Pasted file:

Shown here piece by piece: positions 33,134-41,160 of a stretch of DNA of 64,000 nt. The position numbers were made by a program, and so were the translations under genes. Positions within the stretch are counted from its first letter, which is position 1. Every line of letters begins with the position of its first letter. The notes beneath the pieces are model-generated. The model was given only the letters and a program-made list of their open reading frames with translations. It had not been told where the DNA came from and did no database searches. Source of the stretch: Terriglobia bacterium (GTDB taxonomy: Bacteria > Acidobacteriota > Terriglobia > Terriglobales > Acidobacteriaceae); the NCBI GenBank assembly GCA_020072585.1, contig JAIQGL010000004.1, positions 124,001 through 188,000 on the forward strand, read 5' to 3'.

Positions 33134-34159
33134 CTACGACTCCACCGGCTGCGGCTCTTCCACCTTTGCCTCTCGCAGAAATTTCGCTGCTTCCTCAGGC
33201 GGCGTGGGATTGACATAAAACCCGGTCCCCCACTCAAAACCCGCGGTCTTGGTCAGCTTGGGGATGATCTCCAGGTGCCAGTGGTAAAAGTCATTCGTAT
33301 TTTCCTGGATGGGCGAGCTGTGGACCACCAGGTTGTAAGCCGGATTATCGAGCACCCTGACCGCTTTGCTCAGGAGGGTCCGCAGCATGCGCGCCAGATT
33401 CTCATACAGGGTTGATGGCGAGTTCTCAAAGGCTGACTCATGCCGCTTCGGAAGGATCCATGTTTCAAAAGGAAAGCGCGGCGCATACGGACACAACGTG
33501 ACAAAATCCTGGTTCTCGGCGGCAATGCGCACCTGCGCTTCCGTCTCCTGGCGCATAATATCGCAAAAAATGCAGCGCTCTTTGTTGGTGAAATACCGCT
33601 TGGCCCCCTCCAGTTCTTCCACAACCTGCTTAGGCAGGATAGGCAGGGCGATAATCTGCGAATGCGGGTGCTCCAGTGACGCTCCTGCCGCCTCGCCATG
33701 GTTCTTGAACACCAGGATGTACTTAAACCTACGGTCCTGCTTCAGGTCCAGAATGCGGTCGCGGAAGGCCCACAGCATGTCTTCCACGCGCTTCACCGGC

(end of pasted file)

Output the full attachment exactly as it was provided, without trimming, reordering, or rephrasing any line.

Shown here piece by piece: positions 33,134-41,160 of a stretch of DNA of 64,000 nt. The position numbers were made by a program, and so were the translations under genes. Positions within the stretch are counted from its first letter, which is position 1. Every line of letters begins with the position of its first letter. The notes beneath the pieces are model-generated. The model was given only the letters and a program-made list of their open reading frames with translations. It had not been told where the DNA came from and did no database searches. Source of the stretch: Terriglobia bacterium (GTDB taxonomy: Bacteria > Acidobacteriota > Terriglobia > Terriglobales > Acidobacteriaceae); the NCBI GenBank assembly GCA_020072585.1, contig JAIQGL010000004.1, positions 124,001 through 188,000 on the forward strand, read 5' to 3'.

Positions 33134-34159
33134 CTACGACTCCACCGGCTGCGGCTCTTCCACCTTTGCCTCTCGCAGAAATTTCGCTGCTTCCTCAGGC
33201 GGCGTGGGATTGACATAAAACCCGGTCCCCCACTCAAAACCCGCGGTCTTGGTCAGCTTGGGGATGATCTCCAGGTGCCAGTGGTAAAAGTCATTCGTAT
33301 TTTCCTGGATGGGCGAGCTGTGGACCACCAGGTTGTAAGCCGGATTATCGAGCACCCTGACCGCTTTGCTCAGGAGGGTCCGCAGCATGCGCGCCAGATT
33401 CTCATACAGGGTTGATGGCGAGTTCTCAAAGGCTGACTCATGCCGCTTCGGAAGGATCCATGTTTCAAAAGGAAAGCGCGGCGCATACGGACACAACGTG
33501 ACAAAATCCTGGTTCTCGGCGGCAATGCGCACCTGCGCTTCCGTCTCCTGGCGCATAATATCGCAAAAAATGCAGCGCTCTTTGTTGGTGAAATACCGCT
33601 TGGCCCCCTCCAGTTCTTCCACAACCTGCTTAGGCAGGATAGGCAGGGCGATAATCTGCGAATGCGGGTGCTCCAGTGACGCTCCTGCCGCCTCGCCATG
33701 GTTCTTGAACACCAGGATGTACTTAAACCTACGGTCCTGCTTCAGGTCCAGAATGCGGTCGCGGAAGGCCCACAGCATGTCTTCCACGCGCTTCACCGGC